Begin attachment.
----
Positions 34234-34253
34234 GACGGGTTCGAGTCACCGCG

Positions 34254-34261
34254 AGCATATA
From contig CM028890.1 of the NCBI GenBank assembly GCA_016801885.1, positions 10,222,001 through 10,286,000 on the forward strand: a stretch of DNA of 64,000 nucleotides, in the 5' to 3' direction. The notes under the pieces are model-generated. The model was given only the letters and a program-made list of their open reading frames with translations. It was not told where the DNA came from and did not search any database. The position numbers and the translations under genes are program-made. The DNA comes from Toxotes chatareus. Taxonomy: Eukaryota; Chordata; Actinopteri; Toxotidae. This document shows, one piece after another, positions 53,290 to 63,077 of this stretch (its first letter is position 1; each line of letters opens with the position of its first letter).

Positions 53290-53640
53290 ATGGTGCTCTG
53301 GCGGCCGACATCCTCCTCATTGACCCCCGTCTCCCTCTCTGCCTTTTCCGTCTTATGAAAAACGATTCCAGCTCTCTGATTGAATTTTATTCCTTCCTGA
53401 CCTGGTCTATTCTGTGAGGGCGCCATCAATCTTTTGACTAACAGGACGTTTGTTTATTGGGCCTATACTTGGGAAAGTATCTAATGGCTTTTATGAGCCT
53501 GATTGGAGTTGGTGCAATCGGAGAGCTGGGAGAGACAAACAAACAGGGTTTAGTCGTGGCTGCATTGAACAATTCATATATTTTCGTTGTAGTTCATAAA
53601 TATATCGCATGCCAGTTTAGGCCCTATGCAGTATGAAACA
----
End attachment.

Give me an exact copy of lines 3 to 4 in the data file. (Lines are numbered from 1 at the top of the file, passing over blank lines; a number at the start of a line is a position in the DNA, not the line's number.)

Positions 34254-34261
34254 AGCATATA